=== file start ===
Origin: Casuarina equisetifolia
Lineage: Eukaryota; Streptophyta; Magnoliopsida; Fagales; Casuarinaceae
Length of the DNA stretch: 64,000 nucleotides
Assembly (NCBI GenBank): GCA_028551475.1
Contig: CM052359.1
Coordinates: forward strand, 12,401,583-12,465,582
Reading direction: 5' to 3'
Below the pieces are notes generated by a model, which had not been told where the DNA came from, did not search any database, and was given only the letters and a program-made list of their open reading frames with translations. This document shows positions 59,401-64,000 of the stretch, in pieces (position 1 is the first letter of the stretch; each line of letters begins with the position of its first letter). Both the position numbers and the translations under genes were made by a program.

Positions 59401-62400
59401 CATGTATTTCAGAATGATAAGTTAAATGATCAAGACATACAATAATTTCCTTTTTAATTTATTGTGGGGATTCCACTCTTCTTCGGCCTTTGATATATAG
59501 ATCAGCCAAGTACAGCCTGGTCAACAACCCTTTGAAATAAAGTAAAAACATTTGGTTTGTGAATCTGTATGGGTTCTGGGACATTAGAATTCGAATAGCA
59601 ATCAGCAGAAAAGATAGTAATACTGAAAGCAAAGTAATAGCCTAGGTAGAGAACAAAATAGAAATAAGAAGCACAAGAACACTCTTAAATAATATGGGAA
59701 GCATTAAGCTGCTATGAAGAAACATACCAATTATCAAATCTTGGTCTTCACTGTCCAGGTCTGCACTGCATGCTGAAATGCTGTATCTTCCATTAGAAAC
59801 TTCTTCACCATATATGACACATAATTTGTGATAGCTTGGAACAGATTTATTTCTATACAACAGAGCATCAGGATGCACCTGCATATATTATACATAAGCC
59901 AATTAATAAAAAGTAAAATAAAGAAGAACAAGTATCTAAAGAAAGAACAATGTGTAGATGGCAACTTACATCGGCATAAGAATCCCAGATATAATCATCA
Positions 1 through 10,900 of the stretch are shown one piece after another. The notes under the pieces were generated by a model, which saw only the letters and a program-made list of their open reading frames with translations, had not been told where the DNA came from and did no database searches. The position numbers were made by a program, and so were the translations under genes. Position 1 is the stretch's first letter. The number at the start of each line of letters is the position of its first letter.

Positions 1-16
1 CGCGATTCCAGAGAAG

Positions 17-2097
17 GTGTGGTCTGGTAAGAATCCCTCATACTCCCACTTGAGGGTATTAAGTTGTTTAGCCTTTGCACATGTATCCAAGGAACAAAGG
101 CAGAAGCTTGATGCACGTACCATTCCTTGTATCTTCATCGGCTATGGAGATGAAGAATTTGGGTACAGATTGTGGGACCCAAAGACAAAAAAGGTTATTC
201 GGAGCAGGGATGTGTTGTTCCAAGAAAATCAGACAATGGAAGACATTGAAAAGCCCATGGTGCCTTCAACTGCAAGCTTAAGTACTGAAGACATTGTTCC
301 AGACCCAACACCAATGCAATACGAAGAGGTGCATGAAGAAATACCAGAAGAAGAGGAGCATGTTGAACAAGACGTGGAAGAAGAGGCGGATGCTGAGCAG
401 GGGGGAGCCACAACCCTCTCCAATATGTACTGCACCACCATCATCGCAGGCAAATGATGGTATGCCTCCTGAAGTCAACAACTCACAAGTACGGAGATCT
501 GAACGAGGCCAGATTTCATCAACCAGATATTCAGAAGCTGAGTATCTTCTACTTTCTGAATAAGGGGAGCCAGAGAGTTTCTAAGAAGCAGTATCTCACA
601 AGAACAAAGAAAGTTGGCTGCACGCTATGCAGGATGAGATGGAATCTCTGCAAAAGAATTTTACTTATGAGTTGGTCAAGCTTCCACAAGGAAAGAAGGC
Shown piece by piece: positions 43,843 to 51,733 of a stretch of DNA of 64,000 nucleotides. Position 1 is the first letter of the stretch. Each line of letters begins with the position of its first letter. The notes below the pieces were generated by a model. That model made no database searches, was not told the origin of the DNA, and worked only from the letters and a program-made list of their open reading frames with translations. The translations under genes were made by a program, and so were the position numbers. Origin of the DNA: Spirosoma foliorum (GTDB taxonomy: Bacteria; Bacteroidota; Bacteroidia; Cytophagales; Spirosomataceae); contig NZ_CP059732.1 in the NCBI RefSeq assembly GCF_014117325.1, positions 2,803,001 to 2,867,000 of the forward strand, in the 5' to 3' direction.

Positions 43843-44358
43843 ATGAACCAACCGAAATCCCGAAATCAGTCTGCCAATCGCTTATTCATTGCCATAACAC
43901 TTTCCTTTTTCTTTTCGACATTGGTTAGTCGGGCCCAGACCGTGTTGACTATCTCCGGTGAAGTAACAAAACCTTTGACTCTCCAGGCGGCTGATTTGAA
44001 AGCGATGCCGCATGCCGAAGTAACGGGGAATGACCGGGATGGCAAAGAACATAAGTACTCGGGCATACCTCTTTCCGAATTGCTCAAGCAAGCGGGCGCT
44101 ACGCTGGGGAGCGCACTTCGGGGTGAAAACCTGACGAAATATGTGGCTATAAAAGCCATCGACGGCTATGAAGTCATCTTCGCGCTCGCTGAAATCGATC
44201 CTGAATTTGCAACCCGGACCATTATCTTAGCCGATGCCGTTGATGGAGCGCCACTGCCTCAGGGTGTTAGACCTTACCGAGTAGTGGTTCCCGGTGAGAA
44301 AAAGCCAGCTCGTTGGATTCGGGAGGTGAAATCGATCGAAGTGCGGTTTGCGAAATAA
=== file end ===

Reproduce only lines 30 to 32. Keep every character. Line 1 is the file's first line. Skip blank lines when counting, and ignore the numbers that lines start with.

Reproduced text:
43901 TTTCCTTTTTCTTTTCGACATTGGTTAGTCGGGCCCAGACCGTGTTGACTATCTCCGGTGAAGTAACAAAACCTTTGACTCTCCAGGCGGCTGATTTGAA
44001 AGCGATGCCGCATGCCGAAGTAACGGGGAATGACCGGGATGGCAAAGAACATAAGTACTCGGGCATACCTCTTTCCGAATTGCTCAAGCAAGCGGGCGCT
44101 ACGCTGGGGAGCGCACTTCGGGGTGAAAACCTGACGAAATATGTGGCTATAAAAGCCATCGACGGCTATGAAGTCATCTTCGCGCTCGCTGAAATCGATC